The Michigan Water Resources Commission has gone into the arts-commissioning business, approving a project to create a 650,000-square-foot painting on a frozen lake. "I see this project as a chance for the arts to advance and to include the people," Duane Szot, a graduate student at Kendall School of Design, told a somewhat skeptical commission. "I would object like mad if that was on the ice I see every day," commission member Frederick Brown said. But the commission's chairman, James Murray, who said the ice work could "promote more understanding" of the arts, prevailed. Szot plans to paint a giant "yellowish-orange" spiral, using a blend of food dye, Kool-Aid and Jell-O as his medium. He assured the commission that this would create no more pollution than tossing a "couple of oranges" into the water. Szot said the lake near East Grand Rapids is used by ice fishermen, but "because (the painting) is spiral, I can work right around the fishermen and incorporate them into the work. . . . Ice boats out there will be flying across it. What a wonderful way to experience art. I think if you interact with art in a physical way, it helps you understand it a little bit more."
--Interacting in his own way, Andy Warhol has put on display a pop art version of the "Last Supper" in a Milan palazzo across the street from the church where Leonardo da Vinci's mural will soon be closed to the public for restoration. Warhol's work--four large paintings, some portraying Jesus and the apostles upside down, and 21 smaller works partially copied from Leonardo's work--is a "play of comparisons with Leonardo," Warhol said.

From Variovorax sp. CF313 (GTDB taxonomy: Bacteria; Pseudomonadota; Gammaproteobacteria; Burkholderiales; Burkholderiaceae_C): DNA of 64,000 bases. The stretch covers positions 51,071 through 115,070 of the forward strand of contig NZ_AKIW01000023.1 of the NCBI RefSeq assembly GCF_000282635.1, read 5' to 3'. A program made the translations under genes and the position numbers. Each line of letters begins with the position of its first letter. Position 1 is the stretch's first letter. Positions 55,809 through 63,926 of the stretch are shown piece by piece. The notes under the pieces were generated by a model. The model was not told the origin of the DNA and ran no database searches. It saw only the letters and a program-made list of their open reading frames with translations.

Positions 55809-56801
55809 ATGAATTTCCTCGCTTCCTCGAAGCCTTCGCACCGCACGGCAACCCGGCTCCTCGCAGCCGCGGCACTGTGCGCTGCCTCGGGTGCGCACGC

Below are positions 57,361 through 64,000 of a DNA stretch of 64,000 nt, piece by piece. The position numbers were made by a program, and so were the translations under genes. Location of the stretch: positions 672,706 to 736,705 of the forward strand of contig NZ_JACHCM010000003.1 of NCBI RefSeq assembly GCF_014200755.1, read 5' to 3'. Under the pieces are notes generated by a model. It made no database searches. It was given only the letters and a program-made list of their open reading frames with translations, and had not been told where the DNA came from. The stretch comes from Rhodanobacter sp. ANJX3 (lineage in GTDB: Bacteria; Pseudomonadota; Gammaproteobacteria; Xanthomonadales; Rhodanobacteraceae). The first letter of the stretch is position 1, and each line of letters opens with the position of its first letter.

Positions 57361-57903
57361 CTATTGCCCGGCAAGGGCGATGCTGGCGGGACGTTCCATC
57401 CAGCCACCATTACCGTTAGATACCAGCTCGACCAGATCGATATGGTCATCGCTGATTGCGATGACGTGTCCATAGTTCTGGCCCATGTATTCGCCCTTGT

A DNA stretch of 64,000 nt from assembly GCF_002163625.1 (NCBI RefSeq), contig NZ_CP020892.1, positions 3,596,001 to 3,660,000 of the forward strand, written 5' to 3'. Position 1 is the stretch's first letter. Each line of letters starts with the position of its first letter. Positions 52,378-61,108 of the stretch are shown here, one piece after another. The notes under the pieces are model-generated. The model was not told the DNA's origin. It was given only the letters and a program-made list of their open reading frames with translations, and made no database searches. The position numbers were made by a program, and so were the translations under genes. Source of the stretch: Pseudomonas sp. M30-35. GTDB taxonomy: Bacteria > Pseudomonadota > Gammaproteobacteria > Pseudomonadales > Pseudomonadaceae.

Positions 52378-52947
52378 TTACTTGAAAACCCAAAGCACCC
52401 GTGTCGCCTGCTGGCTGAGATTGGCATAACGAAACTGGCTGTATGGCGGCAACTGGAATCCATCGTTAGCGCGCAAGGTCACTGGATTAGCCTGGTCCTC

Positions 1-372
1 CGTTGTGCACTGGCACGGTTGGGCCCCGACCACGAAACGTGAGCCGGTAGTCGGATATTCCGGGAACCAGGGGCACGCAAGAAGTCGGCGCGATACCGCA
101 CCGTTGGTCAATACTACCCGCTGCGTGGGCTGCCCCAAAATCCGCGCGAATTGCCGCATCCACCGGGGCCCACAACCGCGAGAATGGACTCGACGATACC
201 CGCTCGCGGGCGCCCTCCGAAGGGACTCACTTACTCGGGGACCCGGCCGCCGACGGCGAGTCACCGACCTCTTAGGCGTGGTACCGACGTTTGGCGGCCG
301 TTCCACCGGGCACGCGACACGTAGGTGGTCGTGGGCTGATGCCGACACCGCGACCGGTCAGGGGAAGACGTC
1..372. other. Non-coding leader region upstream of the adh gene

--Sen. Edward M. Kennedy (D-Mass.) was one of several congressmen who braved the snow in Washington to catch political satirist Mark Russell's show at Ford's Theater. Russell did not spare the Kennedy clan, either. "Whenever a child is born into the family" he said, "at their first birthday they're given a little cake with ice cream and a congressional district."
--Billionaire businessman Sam Walton and his wife, Helen, will have a $6-million arts center at Fayettville, Ark., named in their honor. The Waltons, both of Bentonville, donated $5 million several years ago to pay for the University of Arkansas' part of the cost of the center. Fayetteville voters approved a bond issue last October to finance the city's share. Walton, founder of the Wal-Mart discount stores chain, is listed at the top of Forbes magazine's list of the nation's richest people, although Walton prefers not to discuss the designation.